Running JavaScript from Python using NodeJS

It's RCE, but local!

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I wanted to call a pile of JavaScript (actually transpiled TypeScript) from Python, so I could run reinforcement learning on this.

I was dissatisfied with the existing options for calling JS from Python, so I made a new thing!

import asyncio
from nodejs_eval import evaluator

async def demo():
    # Let's run some JavaScript from Python!
    async with evaluator() as e:
        result = await"return Math.pow(7, 3);")
        assert result == 343

TL;DR: From Python, we launch a NodeJS sidecar process which runs an HTTP server on a Unix domain socket. We then hit that HTTP server with requests containing arbitrary JavaScript.

Part A: NodeJS as a sidecar using http-eval

So while it should be possible, and relatively nice, to run JavaScript directly within the CPython process by simply embedding V8 or SpiderMonkey, attempts to do so are somewhat fraught in practice—I couldn’t get any to work.

This is a shame! Running an embedded in-process V8 would particularly be nice for tightly coupled Python/JS code; you could pass control and data back and forth freely and efficiently, in theory, and enable all kinds of fun workflows.

But what if our code isn’t so coupled; what if we just want to evaluate a blob of JavaScript and get a blob of data back, without much worry about performance? Can we run V8 (or other JS engine) out-of-process instead? For that, NodeJS is obviously a perfectly fine self-contained V8 JS engine, available on most modern systems. Let’s use that! We just need to teach it to run code from a parent process…

But how do we send it code? I figured, as a low-dependency option, we can use HTTP over a Unix domain socket as our IPC.

Obviously, an IPC which effectively sends arbitrary code for execution raises security concerns. If done improperly, we’re building a Remote Code Execution (RCE) vulnerability. Using a Unix domain socket with some extra configuration footgun checks (blocking binding to a TCP/IP port, and checking for a good umask), should make this safe. I think. :) More on that here.

Anyway, I coded this up in TypeScript as an npx-executable binary script, using express, tsx and pkgroll. See http-eval on Github and npm.

http-eval could be used to provide JavaScript evaluation to other languages (or just to the shell, as an awkward REPL). But we’re going to call it from Python…

Part B: bundling and launching NodeJS via nodejs-bin

This, thankfully, already exists, thanks to Sam Willis!

In summary: nodejs-bin is a Python PyPI package which bundles NodeJS, so Python programmers don’t have to figure out how to install it, and Python packages can just depend on it using Python-language dependency systems, and take NodeJS for granted. nodejs-bin has a helper to launch NodeJS. In our case, we want npx, to just run a script…

Bringing it together: nodejs-eval

Now we have the parts we need to build a simple Python module which:

  • Launches a NodeJS sidecar (specifically npx, from nodejs-bin),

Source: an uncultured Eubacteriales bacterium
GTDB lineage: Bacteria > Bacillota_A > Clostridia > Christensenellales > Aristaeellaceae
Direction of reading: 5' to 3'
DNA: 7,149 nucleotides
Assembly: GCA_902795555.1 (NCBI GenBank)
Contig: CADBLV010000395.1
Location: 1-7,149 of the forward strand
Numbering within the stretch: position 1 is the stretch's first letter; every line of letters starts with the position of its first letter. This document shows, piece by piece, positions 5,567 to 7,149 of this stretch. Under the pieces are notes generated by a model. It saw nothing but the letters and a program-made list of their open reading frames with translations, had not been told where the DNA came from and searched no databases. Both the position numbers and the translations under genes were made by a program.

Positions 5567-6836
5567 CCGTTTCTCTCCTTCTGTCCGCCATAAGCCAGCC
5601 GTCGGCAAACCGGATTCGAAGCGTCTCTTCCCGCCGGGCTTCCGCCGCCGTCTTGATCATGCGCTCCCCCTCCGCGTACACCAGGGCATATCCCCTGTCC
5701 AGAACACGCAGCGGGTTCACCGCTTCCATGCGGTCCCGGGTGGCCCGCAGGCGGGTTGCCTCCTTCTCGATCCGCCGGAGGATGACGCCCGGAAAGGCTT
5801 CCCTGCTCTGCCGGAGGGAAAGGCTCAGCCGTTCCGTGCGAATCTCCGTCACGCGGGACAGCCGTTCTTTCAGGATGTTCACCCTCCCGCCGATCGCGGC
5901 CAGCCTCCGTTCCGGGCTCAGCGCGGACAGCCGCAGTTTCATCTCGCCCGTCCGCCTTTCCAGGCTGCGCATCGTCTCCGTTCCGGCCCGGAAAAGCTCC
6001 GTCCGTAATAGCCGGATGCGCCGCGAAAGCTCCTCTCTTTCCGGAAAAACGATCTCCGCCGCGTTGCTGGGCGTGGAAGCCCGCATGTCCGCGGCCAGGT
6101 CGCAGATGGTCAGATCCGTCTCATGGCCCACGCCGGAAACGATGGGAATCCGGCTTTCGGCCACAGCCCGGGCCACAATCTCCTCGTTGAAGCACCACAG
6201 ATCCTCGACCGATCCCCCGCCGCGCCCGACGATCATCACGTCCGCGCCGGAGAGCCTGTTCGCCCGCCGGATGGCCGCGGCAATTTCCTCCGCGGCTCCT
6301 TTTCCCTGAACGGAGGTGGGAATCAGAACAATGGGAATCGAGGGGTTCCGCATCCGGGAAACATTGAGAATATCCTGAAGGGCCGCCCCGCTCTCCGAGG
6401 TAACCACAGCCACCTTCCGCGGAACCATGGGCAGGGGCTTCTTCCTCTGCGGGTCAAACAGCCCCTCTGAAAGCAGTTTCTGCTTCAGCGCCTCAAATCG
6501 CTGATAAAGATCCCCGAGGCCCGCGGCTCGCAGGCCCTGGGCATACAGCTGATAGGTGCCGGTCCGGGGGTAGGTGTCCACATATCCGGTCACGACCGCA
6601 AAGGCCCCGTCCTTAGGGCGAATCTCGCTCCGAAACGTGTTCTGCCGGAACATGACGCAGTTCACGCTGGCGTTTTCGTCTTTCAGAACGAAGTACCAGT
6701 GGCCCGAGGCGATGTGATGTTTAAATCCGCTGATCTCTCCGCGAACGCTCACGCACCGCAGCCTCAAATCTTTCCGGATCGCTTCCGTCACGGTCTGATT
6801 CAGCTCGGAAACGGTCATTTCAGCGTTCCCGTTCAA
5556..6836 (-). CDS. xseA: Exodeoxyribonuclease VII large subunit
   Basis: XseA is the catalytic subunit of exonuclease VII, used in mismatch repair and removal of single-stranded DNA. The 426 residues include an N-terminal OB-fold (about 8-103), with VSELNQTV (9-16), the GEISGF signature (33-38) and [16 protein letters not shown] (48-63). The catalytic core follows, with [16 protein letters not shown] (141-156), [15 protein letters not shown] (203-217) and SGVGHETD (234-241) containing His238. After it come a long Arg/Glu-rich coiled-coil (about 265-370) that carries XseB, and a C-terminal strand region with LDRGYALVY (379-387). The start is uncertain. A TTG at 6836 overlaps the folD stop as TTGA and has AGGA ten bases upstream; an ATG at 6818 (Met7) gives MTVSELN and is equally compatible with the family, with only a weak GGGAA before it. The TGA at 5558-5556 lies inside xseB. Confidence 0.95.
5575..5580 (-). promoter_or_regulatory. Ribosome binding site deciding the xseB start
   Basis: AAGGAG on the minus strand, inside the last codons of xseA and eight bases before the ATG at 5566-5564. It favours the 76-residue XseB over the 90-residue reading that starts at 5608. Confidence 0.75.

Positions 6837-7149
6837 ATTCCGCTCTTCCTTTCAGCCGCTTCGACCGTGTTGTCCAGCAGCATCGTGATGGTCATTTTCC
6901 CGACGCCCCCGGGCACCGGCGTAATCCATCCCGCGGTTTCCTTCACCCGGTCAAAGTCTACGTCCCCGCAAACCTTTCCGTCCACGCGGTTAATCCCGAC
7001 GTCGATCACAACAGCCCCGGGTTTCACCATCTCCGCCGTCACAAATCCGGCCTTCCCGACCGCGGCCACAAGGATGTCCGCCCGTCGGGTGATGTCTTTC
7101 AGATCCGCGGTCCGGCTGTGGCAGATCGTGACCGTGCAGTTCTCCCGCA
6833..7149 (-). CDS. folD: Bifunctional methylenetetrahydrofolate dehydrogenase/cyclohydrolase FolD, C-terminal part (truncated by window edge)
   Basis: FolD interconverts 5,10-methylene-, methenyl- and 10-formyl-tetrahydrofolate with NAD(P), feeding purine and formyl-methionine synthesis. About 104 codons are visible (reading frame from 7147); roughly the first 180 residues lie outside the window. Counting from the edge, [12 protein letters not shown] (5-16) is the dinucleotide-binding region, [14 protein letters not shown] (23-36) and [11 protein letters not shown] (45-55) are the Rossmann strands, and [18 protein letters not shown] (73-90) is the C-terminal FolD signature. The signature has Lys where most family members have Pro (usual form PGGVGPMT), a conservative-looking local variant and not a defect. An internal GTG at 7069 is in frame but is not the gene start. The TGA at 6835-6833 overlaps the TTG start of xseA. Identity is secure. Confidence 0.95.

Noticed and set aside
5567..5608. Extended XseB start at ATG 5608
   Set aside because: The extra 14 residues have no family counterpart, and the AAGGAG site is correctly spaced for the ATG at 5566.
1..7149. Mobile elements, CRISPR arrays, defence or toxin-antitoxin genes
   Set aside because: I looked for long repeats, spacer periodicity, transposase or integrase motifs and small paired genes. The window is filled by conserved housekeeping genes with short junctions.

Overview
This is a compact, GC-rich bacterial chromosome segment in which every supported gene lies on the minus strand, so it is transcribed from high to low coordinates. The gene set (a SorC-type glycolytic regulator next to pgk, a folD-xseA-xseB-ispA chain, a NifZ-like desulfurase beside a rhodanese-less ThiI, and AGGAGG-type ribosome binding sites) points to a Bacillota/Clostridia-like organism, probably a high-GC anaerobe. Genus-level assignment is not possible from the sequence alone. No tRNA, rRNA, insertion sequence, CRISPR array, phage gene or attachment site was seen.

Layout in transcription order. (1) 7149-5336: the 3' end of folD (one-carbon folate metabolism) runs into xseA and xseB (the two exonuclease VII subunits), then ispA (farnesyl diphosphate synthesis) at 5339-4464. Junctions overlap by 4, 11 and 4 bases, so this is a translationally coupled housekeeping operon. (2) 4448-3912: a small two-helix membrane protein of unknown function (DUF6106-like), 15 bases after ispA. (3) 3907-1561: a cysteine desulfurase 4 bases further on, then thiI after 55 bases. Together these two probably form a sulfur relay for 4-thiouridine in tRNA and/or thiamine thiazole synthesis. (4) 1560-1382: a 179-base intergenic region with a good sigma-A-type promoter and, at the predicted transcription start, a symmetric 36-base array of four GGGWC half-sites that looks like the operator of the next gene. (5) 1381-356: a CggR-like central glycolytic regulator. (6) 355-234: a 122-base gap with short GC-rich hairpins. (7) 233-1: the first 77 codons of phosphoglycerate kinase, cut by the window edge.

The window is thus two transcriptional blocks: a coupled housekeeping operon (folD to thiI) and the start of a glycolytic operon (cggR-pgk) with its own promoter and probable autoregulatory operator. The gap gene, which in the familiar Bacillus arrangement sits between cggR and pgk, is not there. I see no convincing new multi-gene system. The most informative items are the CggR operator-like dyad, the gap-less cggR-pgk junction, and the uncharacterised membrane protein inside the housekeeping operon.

• Which launches a JavaScript evaluation server on a Unix domain socket (http-eval), and
  • Exposes helpers to send arbitrary JS to that server, and then decode and return the results. This is the nodejs-eval Python module.

I coded this up using hatch, aiohttp, mypy, and pytest. See nodejs-eval on Github and PyPI.

In action it looks like:

    $ pip install nodejs-eval

… and then:

import asyncio
from nodejs_eval import evaluator

async def demo():
    # Let's run some JavaScript from Python!
    async with evaluator() as e:
        result = await"return Math.pow(7, 3);")
        assert result == 343

Alternatives considered

Python and JavaScript are two of the most popular programming languages in the world. Surely there should be many options for connecting A to B already?

Here’s what I found:

  • v8eval: Python bindings for (Chrome’s) v8 JS engine, created by Sony.
    • Abandoned, stuck on V8 v7.1 from 2018.
  • pyv8: Python bindings for v8, created by Google.
    • Abandoned and doesn’t work anymore.
  • PythonMonkey: Python bindings for (Mozilla’s) Spidermonkey JS engine, created by Distributive Networks, LLC.
    • Still in development. I hit and then worked around a couple segfaults before giving up.
  • python-spidermonkey: A different set of Python bindings for Spidermonkey, from Paul J. Davis.
    • Abandoned for 14 years!
  • Js2Py: Natively executes JavaScript in Python using a custom Python-native JS engine.
    • Still in development. Doesn’t support ES6 including arrow functions, so I moved on.
  • PyMiniRacer: Minimalist V8 Python bindings created by Sqreen, whch was later aquired by DataDog.
    • TODO! This hasn’t been published since 2021, but the old wheel on PyPI still works with v8 8.9. v8 is up to 12.x today, so it seems like it would be a good idea to update it… but the build instructions currently fail. Maybe this can be resuscitated with relatively little work.
  • Selenium WebDriver: Just run the whole Chromium or Firefox browser as a subprocess from Python.
    • Obviously works and used by zillions of folks, but seemed heavier-weight than what I want.